Barcelona, ​​more aggressive than Atético and Madrid, according to CIES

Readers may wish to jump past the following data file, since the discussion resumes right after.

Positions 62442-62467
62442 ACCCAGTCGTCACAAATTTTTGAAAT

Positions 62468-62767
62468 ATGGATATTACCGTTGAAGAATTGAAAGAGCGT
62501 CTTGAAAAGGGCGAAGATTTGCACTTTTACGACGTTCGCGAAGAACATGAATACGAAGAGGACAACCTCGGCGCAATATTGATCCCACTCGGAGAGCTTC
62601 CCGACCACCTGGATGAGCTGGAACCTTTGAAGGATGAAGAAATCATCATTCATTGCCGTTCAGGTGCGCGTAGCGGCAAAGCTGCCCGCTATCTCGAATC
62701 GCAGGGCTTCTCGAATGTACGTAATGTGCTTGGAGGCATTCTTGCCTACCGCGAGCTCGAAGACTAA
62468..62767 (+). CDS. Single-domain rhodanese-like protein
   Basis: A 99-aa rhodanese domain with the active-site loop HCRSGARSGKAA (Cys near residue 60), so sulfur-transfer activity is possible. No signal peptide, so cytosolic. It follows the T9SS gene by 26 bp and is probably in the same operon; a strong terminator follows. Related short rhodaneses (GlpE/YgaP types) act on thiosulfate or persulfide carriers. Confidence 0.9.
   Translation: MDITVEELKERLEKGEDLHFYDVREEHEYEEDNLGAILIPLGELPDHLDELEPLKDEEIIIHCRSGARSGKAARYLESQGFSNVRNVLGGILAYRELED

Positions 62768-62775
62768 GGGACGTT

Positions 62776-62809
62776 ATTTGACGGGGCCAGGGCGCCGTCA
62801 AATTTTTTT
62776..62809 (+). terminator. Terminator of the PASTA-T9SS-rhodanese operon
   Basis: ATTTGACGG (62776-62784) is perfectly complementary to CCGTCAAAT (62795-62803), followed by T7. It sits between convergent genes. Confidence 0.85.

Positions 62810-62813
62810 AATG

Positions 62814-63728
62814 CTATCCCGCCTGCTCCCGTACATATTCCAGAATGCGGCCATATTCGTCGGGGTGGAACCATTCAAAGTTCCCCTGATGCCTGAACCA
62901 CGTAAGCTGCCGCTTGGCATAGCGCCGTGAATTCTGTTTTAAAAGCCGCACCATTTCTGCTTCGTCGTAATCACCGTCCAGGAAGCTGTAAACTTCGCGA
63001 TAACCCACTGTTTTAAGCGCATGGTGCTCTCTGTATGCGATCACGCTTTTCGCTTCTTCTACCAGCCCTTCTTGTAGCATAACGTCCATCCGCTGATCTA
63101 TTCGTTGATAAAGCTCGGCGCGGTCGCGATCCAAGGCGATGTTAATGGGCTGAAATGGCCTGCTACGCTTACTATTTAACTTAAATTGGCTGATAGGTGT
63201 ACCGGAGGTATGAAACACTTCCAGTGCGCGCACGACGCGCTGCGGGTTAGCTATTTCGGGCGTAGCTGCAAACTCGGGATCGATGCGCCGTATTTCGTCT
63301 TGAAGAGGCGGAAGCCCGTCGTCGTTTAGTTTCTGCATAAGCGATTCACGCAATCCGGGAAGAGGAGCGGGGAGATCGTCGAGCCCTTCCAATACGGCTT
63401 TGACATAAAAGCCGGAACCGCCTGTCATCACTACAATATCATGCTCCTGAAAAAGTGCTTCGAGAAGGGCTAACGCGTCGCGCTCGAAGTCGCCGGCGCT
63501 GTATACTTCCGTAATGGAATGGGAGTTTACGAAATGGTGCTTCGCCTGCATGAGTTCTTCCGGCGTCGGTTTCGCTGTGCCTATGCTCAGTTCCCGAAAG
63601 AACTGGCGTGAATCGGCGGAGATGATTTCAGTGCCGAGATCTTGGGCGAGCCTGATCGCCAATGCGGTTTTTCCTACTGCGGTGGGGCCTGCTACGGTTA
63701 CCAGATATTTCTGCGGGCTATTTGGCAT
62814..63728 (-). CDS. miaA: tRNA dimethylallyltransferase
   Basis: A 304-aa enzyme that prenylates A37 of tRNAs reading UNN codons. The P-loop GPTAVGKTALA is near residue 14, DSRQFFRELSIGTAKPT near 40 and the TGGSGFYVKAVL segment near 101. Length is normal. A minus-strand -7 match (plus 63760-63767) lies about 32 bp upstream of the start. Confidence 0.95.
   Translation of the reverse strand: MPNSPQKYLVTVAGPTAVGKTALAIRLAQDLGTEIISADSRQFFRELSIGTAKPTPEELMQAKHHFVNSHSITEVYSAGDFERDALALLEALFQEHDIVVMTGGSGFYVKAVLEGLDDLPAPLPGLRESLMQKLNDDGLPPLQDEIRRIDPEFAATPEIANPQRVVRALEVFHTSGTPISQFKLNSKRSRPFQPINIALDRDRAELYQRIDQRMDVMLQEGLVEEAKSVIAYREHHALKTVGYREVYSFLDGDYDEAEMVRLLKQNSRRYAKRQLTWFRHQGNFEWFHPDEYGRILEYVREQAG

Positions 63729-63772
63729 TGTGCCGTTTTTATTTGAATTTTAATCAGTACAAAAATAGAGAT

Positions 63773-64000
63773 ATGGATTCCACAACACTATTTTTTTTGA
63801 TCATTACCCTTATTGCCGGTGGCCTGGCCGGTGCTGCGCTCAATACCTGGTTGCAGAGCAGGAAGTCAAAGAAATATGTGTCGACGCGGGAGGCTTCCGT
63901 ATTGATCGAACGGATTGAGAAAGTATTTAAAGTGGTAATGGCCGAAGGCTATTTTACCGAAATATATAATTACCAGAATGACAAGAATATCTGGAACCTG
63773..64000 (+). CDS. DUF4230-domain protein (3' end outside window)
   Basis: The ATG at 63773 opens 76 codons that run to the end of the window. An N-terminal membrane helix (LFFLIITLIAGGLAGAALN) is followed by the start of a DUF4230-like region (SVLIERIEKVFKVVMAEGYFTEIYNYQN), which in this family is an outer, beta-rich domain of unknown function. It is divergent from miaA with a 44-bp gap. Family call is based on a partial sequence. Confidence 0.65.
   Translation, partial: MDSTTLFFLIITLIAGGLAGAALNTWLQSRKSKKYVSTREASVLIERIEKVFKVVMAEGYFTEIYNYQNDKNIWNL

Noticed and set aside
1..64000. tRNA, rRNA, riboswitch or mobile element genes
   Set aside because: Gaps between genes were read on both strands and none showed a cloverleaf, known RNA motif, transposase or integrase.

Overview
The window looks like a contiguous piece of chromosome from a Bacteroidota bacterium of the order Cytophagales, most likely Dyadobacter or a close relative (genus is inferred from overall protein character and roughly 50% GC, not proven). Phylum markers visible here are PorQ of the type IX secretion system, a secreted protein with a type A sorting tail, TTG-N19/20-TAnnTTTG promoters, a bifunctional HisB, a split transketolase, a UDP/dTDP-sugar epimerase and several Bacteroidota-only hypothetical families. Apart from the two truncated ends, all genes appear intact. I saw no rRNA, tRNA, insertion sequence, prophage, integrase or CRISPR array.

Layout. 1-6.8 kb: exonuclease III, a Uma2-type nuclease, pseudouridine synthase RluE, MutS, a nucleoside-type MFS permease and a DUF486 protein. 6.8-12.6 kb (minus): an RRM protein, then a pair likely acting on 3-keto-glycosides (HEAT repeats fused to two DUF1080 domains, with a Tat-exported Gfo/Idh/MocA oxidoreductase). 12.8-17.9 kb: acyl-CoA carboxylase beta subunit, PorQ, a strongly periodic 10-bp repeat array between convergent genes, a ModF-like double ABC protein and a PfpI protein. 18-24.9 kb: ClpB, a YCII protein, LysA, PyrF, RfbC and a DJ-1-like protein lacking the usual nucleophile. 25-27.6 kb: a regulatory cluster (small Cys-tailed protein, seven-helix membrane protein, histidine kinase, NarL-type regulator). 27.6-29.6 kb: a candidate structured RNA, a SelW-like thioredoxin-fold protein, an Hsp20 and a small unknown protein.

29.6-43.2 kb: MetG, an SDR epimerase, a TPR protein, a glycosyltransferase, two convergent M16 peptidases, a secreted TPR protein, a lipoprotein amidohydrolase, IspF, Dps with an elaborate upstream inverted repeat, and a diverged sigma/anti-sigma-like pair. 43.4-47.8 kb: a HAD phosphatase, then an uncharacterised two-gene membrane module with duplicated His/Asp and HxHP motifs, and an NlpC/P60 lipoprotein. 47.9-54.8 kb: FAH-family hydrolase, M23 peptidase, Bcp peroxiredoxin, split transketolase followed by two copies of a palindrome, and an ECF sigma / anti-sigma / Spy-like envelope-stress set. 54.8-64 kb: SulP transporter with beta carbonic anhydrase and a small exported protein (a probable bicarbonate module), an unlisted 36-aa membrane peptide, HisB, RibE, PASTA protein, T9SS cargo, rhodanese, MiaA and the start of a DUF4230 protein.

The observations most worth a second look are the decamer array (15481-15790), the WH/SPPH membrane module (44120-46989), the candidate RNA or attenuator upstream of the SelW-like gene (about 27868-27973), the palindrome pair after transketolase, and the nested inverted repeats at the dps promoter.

first_imgtwo3.38Getafe0.083.30 one7.01Bolivia0.486.53 fifteen2.46Majorca0.082.38 86.09Peru0.445.65 132.58Atlético de Madrid0.082.50 46.42The Savior0.505.92 twenty2.04Villarreal0.002.04 182.33Athletic Bilbao0.042.29 53.21Alaves0.133.08 66.19Ukraine0.435.76 162.46Real Madrid0.172.29 125.79Azerbaijan0.325.47 122.58Valencia0.212.37 135.72Venezuela0.415.31 According to the data, there is a big geographical difference, being eight of the ten leagues more cardholders of America (Bolivia, Uruguay, Guatemala, El Salvador, Colombia, Ecuador, Peru and Argentina). Exactly on the opposite side you can see that three of the five least aggressive leagues correspond to the continent of Asia (Japan, Vietnam and South Korea). League of Bolivia records a coefficient of 7.01 points per game, that is, they get to show an average of 6.53 yellow cards per game and 0.48 red.The Spanish league would occupy the 21st place, just ahead of Hungary and behind Costa Rica. In Spain, the average is 0.36 red cards per game and 5.28 yellow cards, yielding a coefficient of 5.53 points. 145.71Croatia0.355.36 175.63Romania0.255.38 95.88Argentina0.375.51 76.17Ecuador0.435.74 33.25Osasuna0.173.08 192.04Real society0.042.00 Within the league itself, we can see that Leganés (3.54) is the most aggressive team with an average of 0.13 red and 3.41 yellow per game. The cucumber set occupies, in fact, the 34th place in the world club classification. It is followed by the Getafe de Bordalás (3.38), always questioned by his style of play, which has an average of 0.08 red and 3.30 yellow per game.Barcelona (2.79) is the ninth most aggressive Spanish club with 0.21 reds and 2.58 yellows per game. The Barça team has suffered the expulsions of Lenglet (double) Araújo, From Jong Y I trembled, being Pique (10) the one who has seen the most warnings.Atlético de Madrid (2.58) is the thirteenth on the list with 0.08 red and 2.50 yellow per game. Those of Simeone they have only suffered expulsion in the league of I gave it Y Moratawhile it is Thomas (9) the one that has been warned the most with the yellow card.Sixteenth is Real Madrid (2.46), that is, it is the fifth least aggressive in Spain according to the study, registering 0.17 red cards and 2.29 yellow cards per game. They have been expelled so far in the league campaign Bale, Mendy, Modric Y Odriozola, being Casemiro the most admonished with eight yellow cards.The clubs that show the least cards per game are Villarreal (2.04), the Royal Society. Same as him Valladolid, the Villarreal has not seen any red card so far this year, although it adds 2.04 yellow per game. La Real, meanwhile, sees 0.04 red and 2.00 yellow per game. Market StallCoefficientClubYellowRed eleven2.7Eibar0.132.57 The International Soccer Observatory (CIES) has prepared a list of the world’s most aggressive leagues and clubs based on the proportion of yellow and red cards that show each team per game (data collected until February 17, 2020).The world’s most aggressive leagues according to CIES 56.42Colombia0.326.10 165.63Portugal0.275.36 Most aggressive clubs in the Spanish league according to CIES 105.82Italy0.315.51 43.25Betis0.292.96 195.55malt0.335.22 63.04Pomegranate0.043.00 twenty5.53Costa Rica0.365.17 82.83Celtic0.172.66 102.79Seville0.042.75 eleven5.80Nicaragua0.375.43 Market StallCoefficientLeagueYellowRed twenty-one5.51Spain0.235.28 36.44Guatemala0.376.07 142.5I raised0.132.37 72.96Spanish0.172.79 one3.54Leganés0.133.41 172.33Valladolid0.002.33 185.62Paraguay0.345.28 fifteen5.65Greece0.295.36 92.79Barcelona0.212.58 two6.61Uruguay0.546.07last_img read more